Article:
A critical need in tissue engineering is a means to create the equivalent of a microvasculature within relatively thick and/or metabolic engineered tissues, such as engineered myocardium. This proposal combines the use of stem cells from convenient autologous sources and the technology of guided cell assembly via cell entrapment in and subsequent remodeling of fibrin gel into aligned tissue in order to create a perfusable and beating engineered myocardium. Perfusable tissue constructs will be fabricated from blood outgrowth endothelial cells and pericytes. Beating tissue constructs will be fabricated from induced pluripotent stem cell (iPS)-derived cardiomyocytes. Perfusable and beating engineered myocardium will then be fabricated by co-entrapment of the three cell types using the same guided cell assembly methods, which are based on mechanically-constrained cell contraction and alignment of fibrin gel. These tissue constructs will be extensively characterized in vitro and then assessed in an infarcted rat heart model for improved functional outcomes. The results from this research will be both enabling technology for many engineered tissues - a means to create a functional microvasculature - and the basis for a functional heart patch that can treat myocardial infarcts and potentially prevent onset of congestive heart failure.

Public Health Relevance

A critical need in tissue engineering is a means to create the equivalent of a microvasculature within relatively thick and/or metabolic engineered tissues, such as engineered heart tissue. This proposal combines stem cells from convenient autologous sources and the technology of guided self-assembly of aligned tissues from cell entrapment in and subsequent remodeling of fibrin gel to create a perfusable and beating heart patch that may ultimately treat patients with damaged heart tissue following a heart attack, precluding the onset of heart failure.

Agency
National Institute of Health (NIH)
Institute
National Heart, Lung, and Blood Institute (NHLBI)
Type
Research Project (R01)
Project #
5R01HL108670-02
Application #
8328585
Study Section
Special Emphasis Panel (ZHL1-CSR-N (M1))
Program Officer
Lundberg, Martha
Project Start
2011-09-05
Project End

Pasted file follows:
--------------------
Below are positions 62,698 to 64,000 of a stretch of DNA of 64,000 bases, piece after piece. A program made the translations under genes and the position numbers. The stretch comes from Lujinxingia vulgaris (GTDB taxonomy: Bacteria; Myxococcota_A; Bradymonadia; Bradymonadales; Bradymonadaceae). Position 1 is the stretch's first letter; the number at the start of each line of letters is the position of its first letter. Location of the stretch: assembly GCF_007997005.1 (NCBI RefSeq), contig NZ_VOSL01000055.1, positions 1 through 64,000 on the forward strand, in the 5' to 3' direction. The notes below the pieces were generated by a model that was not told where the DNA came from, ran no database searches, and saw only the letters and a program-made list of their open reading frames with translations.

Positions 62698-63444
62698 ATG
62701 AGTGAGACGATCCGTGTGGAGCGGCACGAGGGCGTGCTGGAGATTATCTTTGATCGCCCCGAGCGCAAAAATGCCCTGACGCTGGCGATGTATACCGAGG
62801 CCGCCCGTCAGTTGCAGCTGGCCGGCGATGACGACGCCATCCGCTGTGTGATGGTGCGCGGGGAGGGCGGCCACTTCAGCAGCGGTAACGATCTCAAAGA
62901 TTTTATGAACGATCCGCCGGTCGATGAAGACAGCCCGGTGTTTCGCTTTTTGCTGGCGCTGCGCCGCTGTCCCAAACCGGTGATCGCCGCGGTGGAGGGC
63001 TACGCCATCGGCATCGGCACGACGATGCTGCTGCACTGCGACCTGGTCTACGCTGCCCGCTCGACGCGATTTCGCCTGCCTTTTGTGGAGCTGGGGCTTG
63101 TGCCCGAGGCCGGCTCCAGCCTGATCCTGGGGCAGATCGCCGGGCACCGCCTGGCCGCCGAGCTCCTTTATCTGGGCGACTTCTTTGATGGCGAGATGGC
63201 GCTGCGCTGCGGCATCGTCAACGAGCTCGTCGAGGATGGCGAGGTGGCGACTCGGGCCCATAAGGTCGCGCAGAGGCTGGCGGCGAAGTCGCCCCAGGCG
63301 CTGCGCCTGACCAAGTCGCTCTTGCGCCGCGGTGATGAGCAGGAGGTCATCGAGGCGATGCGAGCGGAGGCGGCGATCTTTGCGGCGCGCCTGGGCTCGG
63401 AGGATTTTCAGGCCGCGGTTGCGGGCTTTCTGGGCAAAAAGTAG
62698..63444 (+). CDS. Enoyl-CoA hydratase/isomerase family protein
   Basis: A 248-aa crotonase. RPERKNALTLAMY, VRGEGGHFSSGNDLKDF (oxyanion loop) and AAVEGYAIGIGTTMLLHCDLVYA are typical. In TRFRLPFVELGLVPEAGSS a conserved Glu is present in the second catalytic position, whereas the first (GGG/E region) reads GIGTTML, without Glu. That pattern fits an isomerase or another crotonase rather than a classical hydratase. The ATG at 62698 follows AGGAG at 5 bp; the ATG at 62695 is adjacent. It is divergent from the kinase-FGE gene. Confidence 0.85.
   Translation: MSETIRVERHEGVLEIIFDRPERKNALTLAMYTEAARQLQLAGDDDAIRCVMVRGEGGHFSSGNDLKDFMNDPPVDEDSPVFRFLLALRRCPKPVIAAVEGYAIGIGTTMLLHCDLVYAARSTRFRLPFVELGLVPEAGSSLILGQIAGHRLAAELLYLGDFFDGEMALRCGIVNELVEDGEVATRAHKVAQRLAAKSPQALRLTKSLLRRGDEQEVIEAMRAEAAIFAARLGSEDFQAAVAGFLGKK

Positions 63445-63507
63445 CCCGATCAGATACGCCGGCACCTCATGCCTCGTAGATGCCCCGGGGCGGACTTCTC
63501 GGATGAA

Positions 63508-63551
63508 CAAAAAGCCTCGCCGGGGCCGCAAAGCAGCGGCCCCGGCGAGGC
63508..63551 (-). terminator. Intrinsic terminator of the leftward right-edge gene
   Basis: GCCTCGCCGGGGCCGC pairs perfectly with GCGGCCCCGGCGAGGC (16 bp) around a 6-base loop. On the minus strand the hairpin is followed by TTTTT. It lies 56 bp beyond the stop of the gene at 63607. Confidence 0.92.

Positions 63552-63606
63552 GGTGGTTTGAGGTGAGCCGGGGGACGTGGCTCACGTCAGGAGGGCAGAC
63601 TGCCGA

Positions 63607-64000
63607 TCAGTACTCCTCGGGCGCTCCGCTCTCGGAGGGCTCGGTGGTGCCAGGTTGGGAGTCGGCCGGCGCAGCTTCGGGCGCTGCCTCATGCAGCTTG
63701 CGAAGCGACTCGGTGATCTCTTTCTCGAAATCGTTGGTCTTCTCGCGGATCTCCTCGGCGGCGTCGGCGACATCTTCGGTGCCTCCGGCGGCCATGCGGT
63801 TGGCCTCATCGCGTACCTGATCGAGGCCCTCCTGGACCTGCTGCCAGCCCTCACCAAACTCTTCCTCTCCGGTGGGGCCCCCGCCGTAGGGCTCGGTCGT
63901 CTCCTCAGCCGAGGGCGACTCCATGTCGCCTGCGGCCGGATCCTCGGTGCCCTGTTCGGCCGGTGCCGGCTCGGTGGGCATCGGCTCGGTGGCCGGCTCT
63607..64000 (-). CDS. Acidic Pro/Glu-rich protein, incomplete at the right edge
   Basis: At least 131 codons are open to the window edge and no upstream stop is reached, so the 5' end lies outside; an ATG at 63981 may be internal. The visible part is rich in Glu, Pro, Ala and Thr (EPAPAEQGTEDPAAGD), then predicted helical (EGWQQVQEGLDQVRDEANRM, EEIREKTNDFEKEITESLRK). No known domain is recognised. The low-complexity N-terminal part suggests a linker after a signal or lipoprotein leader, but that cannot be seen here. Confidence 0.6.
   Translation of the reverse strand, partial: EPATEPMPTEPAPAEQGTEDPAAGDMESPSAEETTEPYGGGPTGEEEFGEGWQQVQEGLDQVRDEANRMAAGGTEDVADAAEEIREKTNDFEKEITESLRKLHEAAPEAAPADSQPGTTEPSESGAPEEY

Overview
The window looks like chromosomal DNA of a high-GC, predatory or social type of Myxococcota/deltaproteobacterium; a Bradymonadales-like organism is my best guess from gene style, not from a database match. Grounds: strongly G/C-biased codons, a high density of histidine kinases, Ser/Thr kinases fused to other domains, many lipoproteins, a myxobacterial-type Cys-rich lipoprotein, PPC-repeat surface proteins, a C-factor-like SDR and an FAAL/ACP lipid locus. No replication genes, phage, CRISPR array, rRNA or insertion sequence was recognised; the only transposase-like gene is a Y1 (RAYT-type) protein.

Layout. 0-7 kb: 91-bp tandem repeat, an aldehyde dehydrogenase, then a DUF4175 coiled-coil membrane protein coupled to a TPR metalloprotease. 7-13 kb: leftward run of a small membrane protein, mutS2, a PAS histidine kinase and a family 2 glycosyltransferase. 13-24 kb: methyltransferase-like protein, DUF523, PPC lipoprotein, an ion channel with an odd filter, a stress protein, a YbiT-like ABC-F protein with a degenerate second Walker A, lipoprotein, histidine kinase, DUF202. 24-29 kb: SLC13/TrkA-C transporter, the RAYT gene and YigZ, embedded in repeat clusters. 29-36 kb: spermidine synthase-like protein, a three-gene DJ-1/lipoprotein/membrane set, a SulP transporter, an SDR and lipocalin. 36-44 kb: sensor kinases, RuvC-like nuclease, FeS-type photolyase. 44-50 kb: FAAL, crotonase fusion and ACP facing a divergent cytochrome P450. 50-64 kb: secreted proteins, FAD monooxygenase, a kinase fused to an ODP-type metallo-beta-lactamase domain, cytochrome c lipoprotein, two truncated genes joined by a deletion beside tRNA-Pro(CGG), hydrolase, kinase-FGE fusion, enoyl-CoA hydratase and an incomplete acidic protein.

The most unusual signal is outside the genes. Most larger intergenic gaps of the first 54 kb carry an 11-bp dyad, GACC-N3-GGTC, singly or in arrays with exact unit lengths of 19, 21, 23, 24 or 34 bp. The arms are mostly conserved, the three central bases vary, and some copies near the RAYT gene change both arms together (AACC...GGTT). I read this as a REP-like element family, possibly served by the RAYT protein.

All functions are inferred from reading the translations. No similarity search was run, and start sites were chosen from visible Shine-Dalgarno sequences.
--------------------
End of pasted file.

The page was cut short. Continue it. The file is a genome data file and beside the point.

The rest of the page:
2015-05-31
Budget Start
2012-06-01
Budget End
2013-05-31
Support Year
2
Fiscal Year
2012
Total Cost
$744,371
Indirect Cost
$183,764
Name
University of Minnesota Twin Cities
Department
Biomedical Engineering
Type
Schools of Engineering
DUNS #
555917996
City
Minneapolis
State
MN
Country
United States
Zip Code
55455
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Schaefer, Jeremy A; Tranquillo, Robert T (2016) Tissue Contraction Force Microscopy for Optimization of Engineered Cardiac Tissue. Tissue Eng Part C Methods 22:76-83
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Morin, Kristen T; Carlson, Paul D; Tranquillo, Robert T (2015) Automated image analysis programs for the quantification of microvascular network characteristics. Methods 84:76-83
Wendel, Jacqueline S; Ye, Lei; Tao, Ran et al. (2015) Functional Effects of a Tissue-Engineered Cardiac Patch From Human Induced Pluripotent Stem Cell-Derived Cardiomyocytes in a Rat Infarct Model. Stem Cells Transl Med 4:1324-32
Barry, David M; Xu, Ke; Meadows, Stryder M et al. (2015) Cdc42 is required for cytoskeletal support of endothelial cell adhesion during blood vessel formation in mice. Development 142:3058-70
Morin, Kristen T; Dries-Devlin, Jessica L; Tranquillo, Robert T (2014) Engineered microvessels with strong alignment and high lumen density via cell-induced fibrin gel compaction and interstitial flow. Tissue Eng Part A 20:553-65
Lalit, Pratik A; Hei, Derek J; Raval, Amish N et al. (2014) Induced pluripotent stem cells for post-myocardial infarction repair: remarkable opportunities and challenges. Circ Res 114:1328-45
Morin, Kristen T; Smith, Annie O; Davis, George E et al. (2013) Aligned human microvessels formed in 3D fibrin gel by constraint of gel contraction. Microvasc Res 90:12-22

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